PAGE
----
MC_2
1/22/2009 3:08:13 PM
I have to second the caution about DIY with insufficient knowledge. I'm living in a badly-built DIY house. No insulation, shaky post-and-beam construction, illegal (and very touchy) plumbing, it would take a master electrician to figure out my breaker box. The SOB was good enough to hide all the things he did wrong from me, the realtor, and the building inspector; I can only assume he did what he did not out of incompetence but out of being lazy, cheap (not frugal-- CHEAP), and bloody dishonest. This house makes me really, really sorely miss the 30+ year old trailer we lived in thru college. It was in about the same condition, but it cost exactly $4000. If you don't already possess the time and the skill to do it yourself pretty much exactly right, or the money to hire it out, I can't sing the praises of a trailer enough. Because they tend to depreciate like cars, a used mobile home is cheap. Easy to find, easy to set up. Standard, therefore you (or whoever you pay to inspect it, if you're paying enough to make an inspection worthwhile) know exactly what you are looking at and there is very little room for concealed surprises. Don't know anything about DIY construction, but want to learn, starting now, and need to live on-site??? Get a trailer-- a two-bedroom unit is required by law to have a second door. Start by building a hall, long enough to accomodate what you want to add on, off that door, leaving the door attached (for reasons that should be obvious). Off that hall, add just one room, and live with it until you've had a chance to analyze your mistakes. Catastrophic??? Tear it down and start over-- you've lost one room, not your whole house. Moderate?? Correct them and assess what you've learned carefully before moving on. Minor?? Correct them, and move on. My dad and I did this one summer-- living in the trailer he'd bought for himself while we had an excessive addition built to basically mas

T. Petrie
1/22/2009 9:32:23 AM
Articles like this drive me crazy. I am a building inspector who has witnessed many, many self-contracted homes squeeze the credit, life-savings and and life-blood from well-meaning folks thinking they can save a few buck by general contracting their own home. For an inexperienced DIY'er - count on your initial budget ballooning by at least 25-50%. This is doesn't even take into account the do-overs a newbie will encounter, the missteps in scheduling. IMO, if you have the credit (welcome to 2009), look into prefab construction. It's energy efficient, it's way-more green and it doesn't have to look like a box (or, it can, if that's the look you're going for). Good luck!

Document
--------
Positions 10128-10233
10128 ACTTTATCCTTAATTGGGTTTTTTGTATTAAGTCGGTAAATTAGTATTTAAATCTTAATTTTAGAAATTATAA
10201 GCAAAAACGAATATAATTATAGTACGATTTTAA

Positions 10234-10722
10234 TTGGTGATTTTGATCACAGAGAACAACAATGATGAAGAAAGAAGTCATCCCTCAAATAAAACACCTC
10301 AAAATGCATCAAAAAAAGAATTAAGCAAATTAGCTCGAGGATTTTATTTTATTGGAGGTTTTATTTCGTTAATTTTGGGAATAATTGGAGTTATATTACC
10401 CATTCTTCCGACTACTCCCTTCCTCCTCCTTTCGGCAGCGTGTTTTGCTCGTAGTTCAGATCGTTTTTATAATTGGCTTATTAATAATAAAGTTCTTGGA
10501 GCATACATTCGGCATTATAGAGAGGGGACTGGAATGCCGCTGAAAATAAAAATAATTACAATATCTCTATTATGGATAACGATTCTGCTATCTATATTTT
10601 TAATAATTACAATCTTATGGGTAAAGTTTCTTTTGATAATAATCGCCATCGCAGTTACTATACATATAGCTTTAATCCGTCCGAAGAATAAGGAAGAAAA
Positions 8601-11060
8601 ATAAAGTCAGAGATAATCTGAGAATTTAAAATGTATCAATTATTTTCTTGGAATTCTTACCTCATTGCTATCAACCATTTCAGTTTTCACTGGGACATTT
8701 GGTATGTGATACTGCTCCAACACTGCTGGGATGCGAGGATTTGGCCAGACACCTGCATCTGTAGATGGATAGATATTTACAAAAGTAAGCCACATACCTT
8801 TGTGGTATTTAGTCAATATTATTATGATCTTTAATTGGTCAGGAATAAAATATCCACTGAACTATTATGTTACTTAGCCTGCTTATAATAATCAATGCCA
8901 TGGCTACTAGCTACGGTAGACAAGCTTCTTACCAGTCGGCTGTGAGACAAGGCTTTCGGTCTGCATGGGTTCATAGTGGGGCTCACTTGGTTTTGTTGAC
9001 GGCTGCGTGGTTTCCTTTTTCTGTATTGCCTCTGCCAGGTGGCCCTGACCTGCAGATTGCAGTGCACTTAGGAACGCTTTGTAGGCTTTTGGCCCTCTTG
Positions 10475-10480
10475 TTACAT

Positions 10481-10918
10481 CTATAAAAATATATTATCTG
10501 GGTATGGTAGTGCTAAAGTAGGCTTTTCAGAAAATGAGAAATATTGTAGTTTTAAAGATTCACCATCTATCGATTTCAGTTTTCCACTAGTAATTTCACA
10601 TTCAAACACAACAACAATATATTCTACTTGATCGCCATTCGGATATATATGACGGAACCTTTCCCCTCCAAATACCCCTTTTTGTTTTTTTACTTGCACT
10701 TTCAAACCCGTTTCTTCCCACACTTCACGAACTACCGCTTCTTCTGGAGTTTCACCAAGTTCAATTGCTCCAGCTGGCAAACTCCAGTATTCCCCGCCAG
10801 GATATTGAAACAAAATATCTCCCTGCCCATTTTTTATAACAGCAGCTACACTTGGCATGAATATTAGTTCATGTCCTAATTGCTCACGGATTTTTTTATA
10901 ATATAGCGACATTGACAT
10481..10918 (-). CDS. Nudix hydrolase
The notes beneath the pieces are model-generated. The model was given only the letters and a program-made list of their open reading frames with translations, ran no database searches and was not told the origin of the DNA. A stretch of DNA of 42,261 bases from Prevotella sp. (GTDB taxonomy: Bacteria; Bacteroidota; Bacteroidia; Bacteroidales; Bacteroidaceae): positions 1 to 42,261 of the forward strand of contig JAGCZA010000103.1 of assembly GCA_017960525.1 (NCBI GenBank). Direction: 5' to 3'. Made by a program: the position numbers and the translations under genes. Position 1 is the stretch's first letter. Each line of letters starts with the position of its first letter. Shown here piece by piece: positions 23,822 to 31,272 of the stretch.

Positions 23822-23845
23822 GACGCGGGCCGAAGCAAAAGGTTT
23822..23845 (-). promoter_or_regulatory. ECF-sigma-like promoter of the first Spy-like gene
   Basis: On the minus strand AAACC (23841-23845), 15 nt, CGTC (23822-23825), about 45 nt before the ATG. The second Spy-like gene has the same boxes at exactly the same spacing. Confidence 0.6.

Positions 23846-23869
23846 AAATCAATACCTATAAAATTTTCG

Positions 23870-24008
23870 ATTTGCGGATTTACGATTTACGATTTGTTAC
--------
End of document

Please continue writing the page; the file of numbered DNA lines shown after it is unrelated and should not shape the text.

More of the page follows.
mona_1
1/19/2009 10:21:56 AM
We completed the building of our home 8 years ago. Doing it on weekends and holidays it took 4 years to complete. But we were stopped on several occasions due to illness (a hip replacement) and other life events. Nothing feels as good as the sense of accomplishment of building your own home. We were able to incorporate all the ideas and materials that suited our needs not the "builders". But I would caution anyone considering this to be very honest with yourself about your level of commitment, especially if it is a couple or family. This is a huge commitment and it requires LOTS of tenacity to complete it. I wanted to quit on MANY a Sunday night. But by the next Saturday my husband's determination would push us on. Sometimes I wonder how our marriage survived, but it did. The result is a beautiful home that probably cost us half of what it would have cost if we had contracted with someone else to do it. And as we paid for materials as we went we were (and are) mortgage free. We did all the purchasing and almost all the work. We contracted with an architect to draw the plans, a mason for the brick work and an HVAC guy for heat/air. We did everything else. Yes we made mistakes along the way, but we learned how to fix our mistakes. And some we just learned to live with. Find out what building codes are in your area, read books, ask for help and advice and try to keep a sense of humor. You will need it.